Opinions split on £800m waste burner in Deeside


David Humphreys

PEOPLE living near the site of a proposed £800m waste incinerator have aired  their views on the controversial project.

Feelings were mixed at the first of six public consultation events held to listen to views on the huge development proposed on the former steelworks site at Deeside Industrial Park.

Members of the public attended Coleg Cambria’s Deeside campus to discuss the proposed burner, which would burn waste from five North Wales counties.

If planning consent is granted, the incinerator will burn up to 200,000 tonnes of waste a year, creating energy in the process.

The meeting was the first of six put on by US firm, Wheelbarator Technologies Inc (WTI), the company chosen as the preferred bidder by the North Wales Residual Waste Treatment Project (NWRWTP), which is overseeing the proposed development.

Residents were met by officials from WTI but opinions were sharply divided.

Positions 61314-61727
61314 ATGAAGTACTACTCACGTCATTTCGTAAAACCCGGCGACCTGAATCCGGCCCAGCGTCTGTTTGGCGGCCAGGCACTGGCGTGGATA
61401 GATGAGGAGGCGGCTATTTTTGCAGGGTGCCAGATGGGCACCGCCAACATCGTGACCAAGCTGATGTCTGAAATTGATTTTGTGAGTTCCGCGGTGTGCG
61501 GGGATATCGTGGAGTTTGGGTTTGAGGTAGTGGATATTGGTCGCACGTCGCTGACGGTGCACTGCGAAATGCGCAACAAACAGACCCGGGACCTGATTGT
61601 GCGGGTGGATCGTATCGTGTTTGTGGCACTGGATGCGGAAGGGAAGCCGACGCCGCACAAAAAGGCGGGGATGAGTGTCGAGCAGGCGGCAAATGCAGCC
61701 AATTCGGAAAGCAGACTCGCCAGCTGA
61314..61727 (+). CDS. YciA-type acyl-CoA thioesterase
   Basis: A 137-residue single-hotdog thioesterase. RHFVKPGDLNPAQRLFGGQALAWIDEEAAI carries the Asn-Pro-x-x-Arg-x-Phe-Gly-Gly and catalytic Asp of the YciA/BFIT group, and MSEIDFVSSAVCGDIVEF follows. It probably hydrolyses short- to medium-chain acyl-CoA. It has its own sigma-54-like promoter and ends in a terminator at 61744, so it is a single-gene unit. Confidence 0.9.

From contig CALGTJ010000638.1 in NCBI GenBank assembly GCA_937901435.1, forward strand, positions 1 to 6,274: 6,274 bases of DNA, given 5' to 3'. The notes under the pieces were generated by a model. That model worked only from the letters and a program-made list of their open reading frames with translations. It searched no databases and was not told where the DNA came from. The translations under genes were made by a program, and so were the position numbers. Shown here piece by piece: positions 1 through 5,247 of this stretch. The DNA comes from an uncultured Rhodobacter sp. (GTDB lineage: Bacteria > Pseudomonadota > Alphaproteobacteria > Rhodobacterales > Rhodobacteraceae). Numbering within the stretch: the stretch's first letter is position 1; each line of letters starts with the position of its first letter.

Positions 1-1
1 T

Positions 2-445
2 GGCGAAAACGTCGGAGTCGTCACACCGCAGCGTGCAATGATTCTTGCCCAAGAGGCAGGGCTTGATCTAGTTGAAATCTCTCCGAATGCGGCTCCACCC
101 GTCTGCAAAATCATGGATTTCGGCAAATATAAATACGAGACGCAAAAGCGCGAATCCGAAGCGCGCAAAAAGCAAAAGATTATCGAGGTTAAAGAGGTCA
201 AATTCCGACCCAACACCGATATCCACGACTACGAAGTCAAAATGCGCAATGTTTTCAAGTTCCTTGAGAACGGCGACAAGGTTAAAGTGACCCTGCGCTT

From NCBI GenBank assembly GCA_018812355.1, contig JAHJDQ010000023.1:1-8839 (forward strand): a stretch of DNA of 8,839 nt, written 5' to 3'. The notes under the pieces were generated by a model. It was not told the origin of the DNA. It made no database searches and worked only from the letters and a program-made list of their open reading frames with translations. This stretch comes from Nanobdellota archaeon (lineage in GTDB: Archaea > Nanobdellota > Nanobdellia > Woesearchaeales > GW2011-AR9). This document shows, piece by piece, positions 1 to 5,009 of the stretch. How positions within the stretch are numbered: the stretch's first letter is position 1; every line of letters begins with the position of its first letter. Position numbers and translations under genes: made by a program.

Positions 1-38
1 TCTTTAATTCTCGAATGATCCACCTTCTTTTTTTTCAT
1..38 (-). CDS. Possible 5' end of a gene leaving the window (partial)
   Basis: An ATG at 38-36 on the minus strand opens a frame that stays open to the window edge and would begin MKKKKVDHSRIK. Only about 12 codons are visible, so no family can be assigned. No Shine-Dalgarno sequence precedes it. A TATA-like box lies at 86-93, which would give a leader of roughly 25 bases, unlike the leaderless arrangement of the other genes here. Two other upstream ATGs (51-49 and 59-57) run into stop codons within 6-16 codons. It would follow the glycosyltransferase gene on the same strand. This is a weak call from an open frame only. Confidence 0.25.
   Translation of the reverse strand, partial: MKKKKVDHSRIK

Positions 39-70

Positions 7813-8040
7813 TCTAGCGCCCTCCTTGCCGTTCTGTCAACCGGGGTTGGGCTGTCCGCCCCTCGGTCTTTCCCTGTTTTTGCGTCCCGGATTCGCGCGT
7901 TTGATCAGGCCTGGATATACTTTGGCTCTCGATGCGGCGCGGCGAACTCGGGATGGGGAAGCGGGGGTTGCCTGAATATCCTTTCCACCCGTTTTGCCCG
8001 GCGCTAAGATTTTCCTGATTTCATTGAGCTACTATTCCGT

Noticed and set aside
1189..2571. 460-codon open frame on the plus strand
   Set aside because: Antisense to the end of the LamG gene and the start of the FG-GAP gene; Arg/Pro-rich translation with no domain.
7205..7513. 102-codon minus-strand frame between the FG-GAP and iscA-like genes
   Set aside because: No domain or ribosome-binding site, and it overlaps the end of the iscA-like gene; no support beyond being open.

Chris Keenan of Connah’s Quay was strongly opposed to the proposed site – to be known as Parc Adfer.

He said: “I think it’s disgraceful. I don’t see why waste from other counties should be brought to us.

“I’m sure people in Denbighshire wouldn’t want our waste dumped on their doorsteps.

“We’ve already got the monstrosity of the energy convertor in Connah’s Quay over the road and this new place isn’t even going to be a new employer.

“I think it’s very wrong. They should stick it in the Denbigh Moors – well out of the way.”

Leader of Flintshire Council, Cllr Aaron Shotton, Cllr Kevin Jones, cabinet member for public protection, waste and recycling, and Askar Sheibani, CEO of Comtek, were also in attendance at Friday’s consultation event.

Another resident, who did not want to be named, said her concerns surrounded employment.

“I’m not sure what they’re going to do about jobs or providing training for jobs,” the woman said.

“I feel like there’s lots being built but nothing being done about local jobs.

“Now I’ve seen all this, I don’t see transport being a problem and I don’t know enough about pollution.

“If it brings prosperity to the area, I’m all for it – but I’ll hold my breath.”

Cheshire West and Chester councillor Brian Crowe attended as his ward in Saughall backs on to the development.

He said: “I’ve seen a lot of these things before and generally they don’t get built because there’s not enough household waste.

“The process is fine but whether it comes to fruition or not, I don’t know.”

See full story in the Leader

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